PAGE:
Five state representatives and one state senator will be present at the City Council meeting Tuesday to discuss a resolution the council recently passed supporting part of Gov. Bruce Rauner’s proposals to create “empowerment zones.”
If implemented, the city would not have to follow the Illinois Prevailing Wage Act when bidding for projects such as construction.
According to the act, workers paid with public funds must receive a wage of no less than the prevailing hourly rate in the area.
The resolution was called “Supporting Local Government Empowerment,” and it also states the community should be the ones who decide whether employees should or should not be forced to join a union or pay dues if they are employed.
The representatives that will be attending are Rep. Reggie Phillips from the 110th district containing Eastern, Rep. Jeanne Ives from the 42nd district, Rep. Keith Wheeler from the 50th district, Rep. Mark Batinick from the 97th district, and Rep. Dan Brady from the 105th district. The one senator attending is Kyle McCarter.
“We firmly believe this is the right thing to do because of the state of the economic condition Illinois is in,” Phillips said. “Each one of us will speak in turn to encourage the City Council and mayor to stand for the right thing in opposition from so many.”
Phillips said he was told people who opposed the resolution were going to be at the meeting.
“Typically on this side of the fence when we don’t show up, our voice is never heard,” Phillips said.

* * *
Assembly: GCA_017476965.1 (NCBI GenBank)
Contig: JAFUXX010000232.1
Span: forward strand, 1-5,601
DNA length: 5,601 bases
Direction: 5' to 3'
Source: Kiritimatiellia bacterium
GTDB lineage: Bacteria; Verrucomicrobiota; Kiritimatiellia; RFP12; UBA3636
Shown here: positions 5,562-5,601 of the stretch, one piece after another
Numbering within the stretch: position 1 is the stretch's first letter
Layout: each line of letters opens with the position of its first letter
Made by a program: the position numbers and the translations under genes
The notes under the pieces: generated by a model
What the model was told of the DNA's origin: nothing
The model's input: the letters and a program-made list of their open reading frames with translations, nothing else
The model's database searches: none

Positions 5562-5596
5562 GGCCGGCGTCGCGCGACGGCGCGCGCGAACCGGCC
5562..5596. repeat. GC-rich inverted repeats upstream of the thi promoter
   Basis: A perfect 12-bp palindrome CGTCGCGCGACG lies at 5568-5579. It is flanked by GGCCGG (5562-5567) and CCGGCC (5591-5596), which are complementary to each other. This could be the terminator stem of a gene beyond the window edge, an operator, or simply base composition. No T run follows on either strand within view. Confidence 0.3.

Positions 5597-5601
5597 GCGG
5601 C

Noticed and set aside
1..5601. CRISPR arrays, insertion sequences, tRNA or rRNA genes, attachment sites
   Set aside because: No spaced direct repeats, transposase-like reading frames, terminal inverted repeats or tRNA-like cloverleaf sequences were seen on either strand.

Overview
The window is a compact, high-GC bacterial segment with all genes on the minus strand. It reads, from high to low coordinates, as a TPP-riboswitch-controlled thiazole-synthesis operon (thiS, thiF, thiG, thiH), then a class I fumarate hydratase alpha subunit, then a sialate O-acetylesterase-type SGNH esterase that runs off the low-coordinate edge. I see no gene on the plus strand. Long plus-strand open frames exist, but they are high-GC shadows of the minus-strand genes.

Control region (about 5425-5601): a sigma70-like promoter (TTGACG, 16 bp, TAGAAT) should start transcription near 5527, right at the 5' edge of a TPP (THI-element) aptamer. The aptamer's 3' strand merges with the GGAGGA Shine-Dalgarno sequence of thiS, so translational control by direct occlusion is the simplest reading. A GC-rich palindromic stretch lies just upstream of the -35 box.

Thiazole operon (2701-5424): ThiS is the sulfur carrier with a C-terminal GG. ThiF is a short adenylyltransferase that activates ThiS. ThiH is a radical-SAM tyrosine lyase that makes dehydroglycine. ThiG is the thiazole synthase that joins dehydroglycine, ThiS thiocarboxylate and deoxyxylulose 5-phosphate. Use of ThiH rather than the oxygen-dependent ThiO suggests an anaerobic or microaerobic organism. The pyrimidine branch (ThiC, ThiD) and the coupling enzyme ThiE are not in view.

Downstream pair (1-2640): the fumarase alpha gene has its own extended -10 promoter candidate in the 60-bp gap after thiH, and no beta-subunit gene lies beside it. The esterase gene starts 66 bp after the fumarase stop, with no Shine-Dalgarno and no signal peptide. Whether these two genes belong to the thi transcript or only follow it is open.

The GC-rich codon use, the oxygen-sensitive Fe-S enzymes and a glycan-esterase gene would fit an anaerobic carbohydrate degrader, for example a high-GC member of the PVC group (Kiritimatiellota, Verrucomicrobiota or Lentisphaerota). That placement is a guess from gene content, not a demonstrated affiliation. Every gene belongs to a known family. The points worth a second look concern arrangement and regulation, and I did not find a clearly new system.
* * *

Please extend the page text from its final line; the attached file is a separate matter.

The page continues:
One of the reasons he supports the resolution and Rauner’s proposals is because of what he felt was a lack of competitiveness Illinois has with other states.
“My great-grandmother used to say the proof is in the pudding,” he said. “How do we fare with other states in economic, business and cost factors? Add them all up, and we’re dead last.”
These other states include Wisconsin and Indiana, which also implemented right-to-work zones.
Cities that are considering the right-to-work zones in resolutions on Tuesday are Naperville, Campton Hills, Vernon Hills and Wauconda.
People who oppose the resolution are expected to be at the meeting to voice their opinions as well.
City Clerk Deborah Muller said she has received a number of emails and calls from people who are concerned about the resolution.
“I am anticipating more participation than the last meeting,” she said. “There were some questions in regard to speaking at the meeting.”
Those who want to speak at the meeting have a three-minute time limit, though they will not be timed.
“If they thought about what they’re going to say and put it together in a factual statement, it would generally take about three minutes,” Muller said. “The mayor and council are very approachable; if they run a few minutes over they’re not going to stop them. But we don’t want 99 people saying the same thing.”
Muller said since the representatives will be speaking at the meeting, they will comply with the three-minute rule.
Amending the city budget for the year will also be discussed. The comptroller will review elements of the proposed budget.
“With unexpected expenses, what we try to do is make sure funds are coming from the right department, if funds need to be moved,” Muller said. “When we do a budget, it’s basically kind of anticipating what expenses we will have.”
They will also discuss granting tourism funds to different events, such as the IHSA State Track Meets, and Red, White and Blue days.
The council will meet at 6:30 p.m. Tuesday in City Hall.
Cassie Buchman can be reached at 581-2812 or [email protected]